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Range Requests vs Content Codings

From: Julian Reschke <julian.reschke@gmx.de>
Date: Tue, 17 Jun 2014 12:26:29 +0200
Message-ID: <53A017D5.2070006@gmx.de>
To: HTTP Working Group <ietf-http-wg@w3.org>
Trying to summarize the problem, and trying a solution:

Consider a text/plain resource http://example.org/test of 1000000 octets 
length (representation A), supporting content coding "gzip", yielding 
100000 octets (representation B).

Upon GET, clients can select which one to use using "Accept-Encoding". 
For instance

   GET /test HTTP/1.1
   Host: example.org
   Accept-Encoding: gzip

is likely to return the representation B, while

   GET /test HTTP/1.1
   Host: example.org
   Accept-Encoding: identity

will return representation A.

A specified range will always apply to the representation. Thus, a 
client can't easily ask for a specific range of representation A *and* 
have the server apply Content-Coding gzip.

(Compression could also be achieved by using Transfer Codings, but these 
are not implemented in practice)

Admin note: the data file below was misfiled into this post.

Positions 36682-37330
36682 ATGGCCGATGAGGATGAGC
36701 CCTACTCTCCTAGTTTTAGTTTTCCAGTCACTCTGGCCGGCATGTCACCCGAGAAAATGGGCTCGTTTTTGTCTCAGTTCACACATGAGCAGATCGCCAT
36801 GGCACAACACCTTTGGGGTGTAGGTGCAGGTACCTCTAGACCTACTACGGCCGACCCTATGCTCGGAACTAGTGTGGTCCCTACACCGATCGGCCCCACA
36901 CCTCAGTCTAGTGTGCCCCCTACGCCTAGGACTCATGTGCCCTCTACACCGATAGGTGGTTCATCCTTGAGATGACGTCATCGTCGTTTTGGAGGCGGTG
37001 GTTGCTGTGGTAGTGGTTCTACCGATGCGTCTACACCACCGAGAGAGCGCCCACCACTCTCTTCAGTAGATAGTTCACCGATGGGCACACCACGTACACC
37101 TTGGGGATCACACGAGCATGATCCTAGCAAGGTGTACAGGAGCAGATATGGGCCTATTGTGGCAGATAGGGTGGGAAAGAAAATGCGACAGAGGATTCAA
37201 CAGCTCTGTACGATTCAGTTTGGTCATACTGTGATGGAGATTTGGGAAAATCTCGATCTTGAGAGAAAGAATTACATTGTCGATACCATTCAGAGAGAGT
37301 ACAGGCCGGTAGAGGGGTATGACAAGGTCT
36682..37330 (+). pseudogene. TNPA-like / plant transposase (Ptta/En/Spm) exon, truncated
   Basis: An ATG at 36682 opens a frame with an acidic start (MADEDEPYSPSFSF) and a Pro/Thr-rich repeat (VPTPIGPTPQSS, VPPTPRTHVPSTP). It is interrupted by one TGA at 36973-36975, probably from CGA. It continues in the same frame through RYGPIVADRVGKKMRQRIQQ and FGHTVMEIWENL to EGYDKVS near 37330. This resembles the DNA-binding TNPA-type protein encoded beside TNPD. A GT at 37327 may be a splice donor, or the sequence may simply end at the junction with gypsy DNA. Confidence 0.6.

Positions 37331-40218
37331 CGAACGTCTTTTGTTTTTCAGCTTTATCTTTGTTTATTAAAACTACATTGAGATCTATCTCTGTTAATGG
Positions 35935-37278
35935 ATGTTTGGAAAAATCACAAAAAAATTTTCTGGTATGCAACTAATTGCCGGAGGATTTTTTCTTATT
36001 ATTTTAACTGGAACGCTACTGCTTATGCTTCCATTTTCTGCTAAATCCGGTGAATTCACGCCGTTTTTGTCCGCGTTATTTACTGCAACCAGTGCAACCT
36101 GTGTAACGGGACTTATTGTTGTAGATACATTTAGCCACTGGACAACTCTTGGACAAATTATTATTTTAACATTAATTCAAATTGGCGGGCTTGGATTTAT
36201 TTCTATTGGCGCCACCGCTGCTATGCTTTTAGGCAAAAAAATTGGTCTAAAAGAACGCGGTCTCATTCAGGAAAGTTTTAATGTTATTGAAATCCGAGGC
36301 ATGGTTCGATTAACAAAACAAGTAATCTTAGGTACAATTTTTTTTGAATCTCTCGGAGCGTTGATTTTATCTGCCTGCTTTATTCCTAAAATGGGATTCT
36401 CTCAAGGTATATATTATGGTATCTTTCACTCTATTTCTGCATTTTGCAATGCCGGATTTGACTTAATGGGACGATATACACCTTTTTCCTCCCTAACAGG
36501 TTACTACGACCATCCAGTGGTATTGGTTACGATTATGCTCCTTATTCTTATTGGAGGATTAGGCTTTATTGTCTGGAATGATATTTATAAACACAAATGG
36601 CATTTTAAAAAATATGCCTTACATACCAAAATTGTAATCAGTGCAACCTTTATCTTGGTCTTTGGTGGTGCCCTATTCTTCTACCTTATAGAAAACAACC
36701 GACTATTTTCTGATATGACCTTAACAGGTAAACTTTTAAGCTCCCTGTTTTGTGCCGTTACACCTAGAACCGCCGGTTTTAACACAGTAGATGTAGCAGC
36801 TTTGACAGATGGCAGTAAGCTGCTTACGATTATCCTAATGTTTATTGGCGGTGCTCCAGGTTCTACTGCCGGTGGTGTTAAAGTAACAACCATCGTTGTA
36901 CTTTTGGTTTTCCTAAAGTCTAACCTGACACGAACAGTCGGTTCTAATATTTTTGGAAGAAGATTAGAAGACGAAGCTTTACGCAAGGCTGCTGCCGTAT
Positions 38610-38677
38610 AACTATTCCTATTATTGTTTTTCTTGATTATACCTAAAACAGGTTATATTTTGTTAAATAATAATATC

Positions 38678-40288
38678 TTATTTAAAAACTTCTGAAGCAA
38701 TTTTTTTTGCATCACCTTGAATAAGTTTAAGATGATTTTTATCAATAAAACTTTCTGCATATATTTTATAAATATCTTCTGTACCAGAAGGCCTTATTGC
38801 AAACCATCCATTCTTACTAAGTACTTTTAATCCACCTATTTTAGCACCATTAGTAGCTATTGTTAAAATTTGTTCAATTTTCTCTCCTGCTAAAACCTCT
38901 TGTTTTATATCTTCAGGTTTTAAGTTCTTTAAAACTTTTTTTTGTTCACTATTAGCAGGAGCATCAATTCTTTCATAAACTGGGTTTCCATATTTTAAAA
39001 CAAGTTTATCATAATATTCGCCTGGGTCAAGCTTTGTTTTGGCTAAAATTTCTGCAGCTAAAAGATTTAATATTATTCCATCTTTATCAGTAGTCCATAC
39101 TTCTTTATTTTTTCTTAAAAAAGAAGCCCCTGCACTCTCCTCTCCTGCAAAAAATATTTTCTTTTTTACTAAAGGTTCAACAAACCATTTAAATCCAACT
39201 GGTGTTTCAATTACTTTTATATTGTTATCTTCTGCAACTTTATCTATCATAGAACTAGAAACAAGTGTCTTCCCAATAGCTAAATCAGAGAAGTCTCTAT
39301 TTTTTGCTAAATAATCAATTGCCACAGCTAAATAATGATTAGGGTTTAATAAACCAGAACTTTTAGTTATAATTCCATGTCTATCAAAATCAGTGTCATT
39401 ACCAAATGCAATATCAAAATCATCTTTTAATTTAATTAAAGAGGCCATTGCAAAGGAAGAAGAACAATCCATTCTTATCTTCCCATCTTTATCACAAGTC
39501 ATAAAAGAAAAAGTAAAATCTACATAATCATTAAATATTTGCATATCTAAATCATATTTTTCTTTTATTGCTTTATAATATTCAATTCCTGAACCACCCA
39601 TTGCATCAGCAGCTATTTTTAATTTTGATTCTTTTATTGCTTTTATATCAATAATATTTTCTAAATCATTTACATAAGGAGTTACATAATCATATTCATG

One way to combine Content Codings and range requests would be to create 
a new range unit, "bbcc" (bytes-before-content-coding). In which case 
the the requested range would be applied to the non-content-coded 
representation, and the content-coding would be applied to the byte range.

Such as:

   GET /test HTTP/1.1
   Host: example.org
   Accept-Encoding: gzip
   Range: bbcc=900000-

This would retrieve the octets starting at position 900000, and apply 
content-coding gzip to the resulting octet sequence.

Note that to combine range responses using these byte range units, a 
recipient needs to understand the range unit (simple concatenation isn't 
going to work).

This also requires that both user agent and origin server understand the 
new range unit, but that appears to be easier to deploy than T-E (which 
requires all intermediaries to play along).

Thoughts?

Best regards, Julian
Received on Tuesday, 17 June 2014 10:27:00 UTC

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